How to Tell When Leftovers Go Bad

Scientists Answer the Age-Old Question of When It's Time to Toss That Food

To toss or not to toss: Exactly when leftovers become trash has fueled arguments of couples, roommates and co-workers since the dawn of the refrigeration.

Does moldy bread go in the trash, or just get a trim around the green spot? Can Sunday's leftovers be Friday's meal? What about that day-old ground beef?

While scientists have developed methods to detect spoilage -- for example, sensors that go off when milk changes consistency or a polymer to detect bacteria growth in meat -- until these are available on a mass scale, food science and safety experts have some tips.

Deadly and Invisible

First tip: slimy, stinky, spotty or chunky changes in food don't mean very much in terms of safety.

"It may not taste good, that doesn't mean it's going to make you sick," said Michael Doyle, director of the Center for Food Safety at the University of Georgia in Griffin.

Doyle said there's a difference between what food scientists call spoilage bacteria and pathogens.

Spoilage bacteria make themselves known by way of slimy films on lunch meat, soggy edges on vegetables or in stinky chicken. But "there's a big difference between spoilage and what's going to make you sick," Doyle said. "Often spoilage bacteria will outgrow the harmful bacteria and protect [the food]."

The pathogens that do make you sick are odorless, colorless and invisible. The consumers sickened in the e-coli contaminated beef recalled from Whole Foods this month likely could not smell, see or taste the bacteria. Salmonella is invisible, too. "Even if you put it under the microscope, you couldn't tell it's salmonella [bacteria]," Doyle said.

Catherine Donnelly, professor of nutrition and food sciences at the University of Vermont in Burlington, said, "That's the problem: it's that you really can't tell."

But that doesn't mean Donnelly and other food safety experts think consumers are simply at the mercy of farms and slaughter houses.

It's Getting Hot in There

Because consumers can't use the looks-OK, smells-OK, is-OK mantra for safety, Donnelly has some other advice. "Do you know the temperature of your refrigerator? Most people don't," Donnelly said.

For leftover food to be safe, it must be kept in what Donnelly calls the rule of four: no more than four days at 40 degrees Fahrenheit or 4 degrees centigrade. (Freezing fresh food at zero degree Fahrenheit will keep it safe indefinitely.)

"About 25 percent of the refrigerators in the country are operating at a temperature that can make food unsafe," says Donnelly, citing a study commissioned by the Federal Transit Administration. "Here we're using the refrigerator as a food safety device and most people have no clue, no idea what temperature it should be."

Temperature can slow or stop bacterial growth of either the pathogens or the spoilage variety. Forty degrees Fahrenheit buys people three days for safety with raw chicken and ground beef, three days with cuts of beef and lamb and four days for leftovers.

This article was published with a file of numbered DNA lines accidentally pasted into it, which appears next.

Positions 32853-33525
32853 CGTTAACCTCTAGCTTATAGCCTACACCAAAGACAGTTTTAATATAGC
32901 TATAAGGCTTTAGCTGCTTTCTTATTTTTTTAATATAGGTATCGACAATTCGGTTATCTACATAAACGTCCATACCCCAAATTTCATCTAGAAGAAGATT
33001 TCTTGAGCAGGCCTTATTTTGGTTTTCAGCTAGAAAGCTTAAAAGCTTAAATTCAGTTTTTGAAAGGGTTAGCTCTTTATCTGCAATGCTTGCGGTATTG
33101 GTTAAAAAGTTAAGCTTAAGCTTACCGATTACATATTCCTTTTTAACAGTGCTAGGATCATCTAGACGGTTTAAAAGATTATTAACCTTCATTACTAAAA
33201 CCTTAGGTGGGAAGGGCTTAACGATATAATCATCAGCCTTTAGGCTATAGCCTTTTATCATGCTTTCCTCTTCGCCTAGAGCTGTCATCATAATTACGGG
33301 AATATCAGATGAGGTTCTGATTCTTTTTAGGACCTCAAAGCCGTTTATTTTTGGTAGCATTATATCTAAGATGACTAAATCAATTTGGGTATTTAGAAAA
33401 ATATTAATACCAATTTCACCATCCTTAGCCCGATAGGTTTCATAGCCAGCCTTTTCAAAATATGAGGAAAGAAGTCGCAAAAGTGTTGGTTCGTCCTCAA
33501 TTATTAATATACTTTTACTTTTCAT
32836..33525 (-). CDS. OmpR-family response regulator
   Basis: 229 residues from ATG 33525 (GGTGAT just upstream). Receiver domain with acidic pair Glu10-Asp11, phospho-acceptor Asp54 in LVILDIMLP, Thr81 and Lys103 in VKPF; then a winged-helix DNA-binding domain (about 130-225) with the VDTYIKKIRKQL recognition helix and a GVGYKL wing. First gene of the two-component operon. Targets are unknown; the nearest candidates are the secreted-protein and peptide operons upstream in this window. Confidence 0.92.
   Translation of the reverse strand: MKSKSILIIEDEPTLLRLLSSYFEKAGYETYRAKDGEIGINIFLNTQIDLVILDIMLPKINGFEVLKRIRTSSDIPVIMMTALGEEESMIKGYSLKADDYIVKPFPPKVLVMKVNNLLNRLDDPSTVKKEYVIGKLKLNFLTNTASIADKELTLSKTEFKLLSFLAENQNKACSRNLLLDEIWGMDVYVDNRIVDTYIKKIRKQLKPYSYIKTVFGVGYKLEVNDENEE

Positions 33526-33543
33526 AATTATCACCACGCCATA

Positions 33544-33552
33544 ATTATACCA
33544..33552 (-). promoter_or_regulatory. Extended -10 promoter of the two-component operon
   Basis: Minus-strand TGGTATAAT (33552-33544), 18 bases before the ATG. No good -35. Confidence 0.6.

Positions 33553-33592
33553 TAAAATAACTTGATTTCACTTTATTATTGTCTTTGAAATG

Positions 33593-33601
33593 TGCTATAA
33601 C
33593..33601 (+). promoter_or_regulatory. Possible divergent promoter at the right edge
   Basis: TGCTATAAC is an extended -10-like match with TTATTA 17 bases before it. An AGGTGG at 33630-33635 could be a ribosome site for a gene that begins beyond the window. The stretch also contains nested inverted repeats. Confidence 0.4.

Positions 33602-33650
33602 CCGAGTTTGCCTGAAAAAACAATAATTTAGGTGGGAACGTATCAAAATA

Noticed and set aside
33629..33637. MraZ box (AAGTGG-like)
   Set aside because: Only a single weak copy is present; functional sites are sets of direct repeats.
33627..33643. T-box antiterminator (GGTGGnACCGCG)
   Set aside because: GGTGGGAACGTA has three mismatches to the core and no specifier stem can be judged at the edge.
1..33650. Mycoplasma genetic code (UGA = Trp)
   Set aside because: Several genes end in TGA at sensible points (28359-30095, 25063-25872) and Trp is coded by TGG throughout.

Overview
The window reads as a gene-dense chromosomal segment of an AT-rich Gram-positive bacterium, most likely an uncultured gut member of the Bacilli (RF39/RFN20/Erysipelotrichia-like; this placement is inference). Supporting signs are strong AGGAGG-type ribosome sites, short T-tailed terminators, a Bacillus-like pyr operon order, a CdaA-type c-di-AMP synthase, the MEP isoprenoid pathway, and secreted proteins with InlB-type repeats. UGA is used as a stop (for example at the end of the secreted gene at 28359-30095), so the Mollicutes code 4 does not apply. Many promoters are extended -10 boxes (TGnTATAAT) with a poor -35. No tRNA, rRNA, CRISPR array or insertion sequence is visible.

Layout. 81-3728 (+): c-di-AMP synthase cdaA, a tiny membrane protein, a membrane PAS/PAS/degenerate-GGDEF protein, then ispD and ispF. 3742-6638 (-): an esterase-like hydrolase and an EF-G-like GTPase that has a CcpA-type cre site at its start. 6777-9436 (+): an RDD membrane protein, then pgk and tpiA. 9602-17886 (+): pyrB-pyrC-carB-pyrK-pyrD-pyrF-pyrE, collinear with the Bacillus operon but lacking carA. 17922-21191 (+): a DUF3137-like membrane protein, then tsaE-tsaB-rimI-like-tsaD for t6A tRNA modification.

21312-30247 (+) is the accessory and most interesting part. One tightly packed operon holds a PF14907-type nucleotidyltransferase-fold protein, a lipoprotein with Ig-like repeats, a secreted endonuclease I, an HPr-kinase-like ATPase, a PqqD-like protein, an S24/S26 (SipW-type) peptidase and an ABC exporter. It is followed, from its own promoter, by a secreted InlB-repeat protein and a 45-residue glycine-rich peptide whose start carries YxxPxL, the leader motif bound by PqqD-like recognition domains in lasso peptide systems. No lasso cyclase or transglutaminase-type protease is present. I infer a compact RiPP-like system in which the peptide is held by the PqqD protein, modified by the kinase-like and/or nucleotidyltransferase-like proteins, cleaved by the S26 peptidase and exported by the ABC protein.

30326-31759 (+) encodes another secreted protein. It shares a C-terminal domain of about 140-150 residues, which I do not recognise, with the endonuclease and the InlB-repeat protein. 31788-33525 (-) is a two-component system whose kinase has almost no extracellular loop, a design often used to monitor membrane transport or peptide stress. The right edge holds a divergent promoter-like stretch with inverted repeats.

Allowing anything to go above the cold 40 degrees along the way from store to frying pan can make the difference between illness and safety.

"If it's contaminated and then you further abuse it temperature-wise, then you're at risk," Donnelly said. "In heat, low levels of contamination can just go really wild."

That means not leaving groceries in a hot car for hours during other errands. It also means changing doggy bag habits.

"Bacterial growth is time, or temperature," said Eileen Dykes of the USDA Meat and Poultry Hotline.

Dykes recommends a time limit of two hours between meal to fridge transport, which is not always enough time "if you go to a restaurant and then get a doggy bag, and then go to a movie."

Ignoring Smells, or Avoiding Fights

Watching a thermometer in the fridge and counting days on the calendar does far better for home food safety than searching for funny smells or sites of mold. But that doesn't mean those disgusting signs are useless.

Without a thermometer or a clue about the time since purchase, Donnelly says those signs of spoilage can help.

"Depend on those spoilage clues," Donnelly said. "Because it can mean that something else has been growing there."

But mold is a different story. Most mold that grows on bread or fruits isn't toxic, according to M. A. Cousin, a food microbiology and mold expert at Purdue University.

"But if somebody is allergic to mold, and you would inhale those molds, it may give them an adverse reaction," Cousin said.

Otherwise, the allergy-free consumer can just cut a few inches past the mold and the allergy-free consumer will be fine.

"You have to realize that everyone's perception of spoilage is not the same because all of us have different senses; we don't have the same taste, smell, or even see it the same way," Cousin said. "That's why two people don't always agree -- some people would eat it, other people won't."

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[via abc]

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